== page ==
Our Window to the Stars

NASACast Audio

16:36 min | 1 year ago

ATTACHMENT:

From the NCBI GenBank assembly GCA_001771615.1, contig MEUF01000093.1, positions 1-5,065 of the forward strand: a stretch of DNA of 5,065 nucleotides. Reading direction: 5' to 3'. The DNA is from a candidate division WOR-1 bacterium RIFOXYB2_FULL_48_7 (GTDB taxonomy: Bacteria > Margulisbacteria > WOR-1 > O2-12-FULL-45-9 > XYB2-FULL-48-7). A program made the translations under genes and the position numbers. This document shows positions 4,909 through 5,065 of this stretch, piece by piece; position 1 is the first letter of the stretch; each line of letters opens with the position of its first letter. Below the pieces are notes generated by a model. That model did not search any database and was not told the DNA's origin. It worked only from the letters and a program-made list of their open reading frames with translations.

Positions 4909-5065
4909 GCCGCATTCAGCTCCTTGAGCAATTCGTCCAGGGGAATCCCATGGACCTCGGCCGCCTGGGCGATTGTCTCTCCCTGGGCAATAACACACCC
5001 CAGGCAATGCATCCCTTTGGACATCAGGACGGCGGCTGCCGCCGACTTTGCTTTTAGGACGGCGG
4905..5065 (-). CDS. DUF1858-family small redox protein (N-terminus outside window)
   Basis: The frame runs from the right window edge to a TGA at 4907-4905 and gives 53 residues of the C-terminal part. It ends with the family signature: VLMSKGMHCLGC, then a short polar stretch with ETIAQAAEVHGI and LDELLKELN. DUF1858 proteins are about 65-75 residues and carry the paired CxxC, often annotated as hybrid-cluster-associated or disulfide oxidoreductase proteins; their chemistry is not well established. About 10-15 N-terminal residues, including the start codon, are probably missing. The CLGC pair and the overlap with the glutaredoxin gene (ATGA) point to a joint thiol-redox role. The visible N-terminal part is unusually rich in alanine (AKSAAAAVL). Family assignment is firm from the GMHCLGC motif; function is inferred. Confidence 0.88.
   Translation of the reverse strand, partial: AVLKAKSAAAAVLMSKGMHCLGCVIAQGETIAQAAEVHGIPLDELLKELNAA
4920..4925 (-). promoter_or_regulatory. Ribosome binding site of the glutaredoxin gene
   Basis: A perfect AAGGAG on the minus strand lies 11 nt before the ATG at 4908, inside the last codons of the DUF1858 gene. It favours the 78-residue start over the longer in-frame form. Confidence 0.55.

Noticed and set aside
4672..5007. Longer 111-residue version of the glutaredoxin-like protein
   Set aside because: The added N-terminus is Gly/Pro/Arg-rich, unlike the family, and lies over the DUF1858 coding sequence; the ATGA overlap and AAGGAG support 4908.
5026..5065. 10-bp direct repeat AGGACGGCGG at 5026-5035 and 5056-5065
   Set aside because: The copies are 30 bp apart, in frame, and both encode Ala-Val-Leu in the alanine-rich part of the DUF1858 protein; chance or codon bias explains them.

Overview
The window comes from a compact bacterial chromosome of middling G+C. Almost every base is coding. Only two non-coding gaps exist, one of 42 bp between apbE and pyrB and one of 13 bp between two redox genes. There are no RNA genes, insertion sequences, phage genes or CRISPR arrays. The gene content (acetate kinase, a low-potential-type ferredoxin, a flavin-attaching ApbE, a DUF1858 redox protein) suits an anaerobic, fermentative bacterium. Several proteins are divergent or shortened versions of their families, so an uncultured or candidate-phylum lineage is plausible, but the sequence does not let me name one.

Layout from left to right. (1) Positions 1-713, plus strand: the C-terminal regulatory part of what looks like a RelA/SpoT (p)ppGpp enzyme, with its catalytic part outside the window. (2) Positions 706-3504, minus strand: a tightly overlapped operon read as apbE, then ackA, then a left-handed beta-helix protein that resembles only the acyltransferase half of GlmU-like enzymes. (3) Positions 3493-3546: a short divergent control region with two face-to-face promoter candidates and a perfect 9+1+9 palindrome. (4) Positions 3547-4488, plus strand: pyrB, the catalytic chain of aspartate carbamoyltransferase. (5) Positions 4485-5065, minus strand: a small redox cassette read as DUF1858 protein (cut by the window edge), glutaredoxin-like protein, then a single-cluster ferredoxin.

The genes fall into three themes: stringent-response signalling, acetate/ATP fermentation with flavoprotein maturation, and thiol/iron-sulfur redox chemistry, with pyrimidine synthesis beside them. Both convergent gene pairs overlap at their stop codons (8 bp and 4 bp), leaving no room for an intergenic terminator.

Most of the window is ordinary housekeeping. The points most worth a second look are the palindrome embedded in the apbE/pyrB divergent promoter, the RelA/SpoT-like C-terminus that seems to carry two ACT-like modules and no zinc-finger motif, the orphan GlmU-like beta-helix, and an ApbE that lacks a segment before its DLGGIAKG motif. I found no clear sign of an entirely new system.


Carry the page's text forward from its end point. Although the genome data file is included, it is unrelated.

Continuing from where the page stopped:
Our Window to the Stars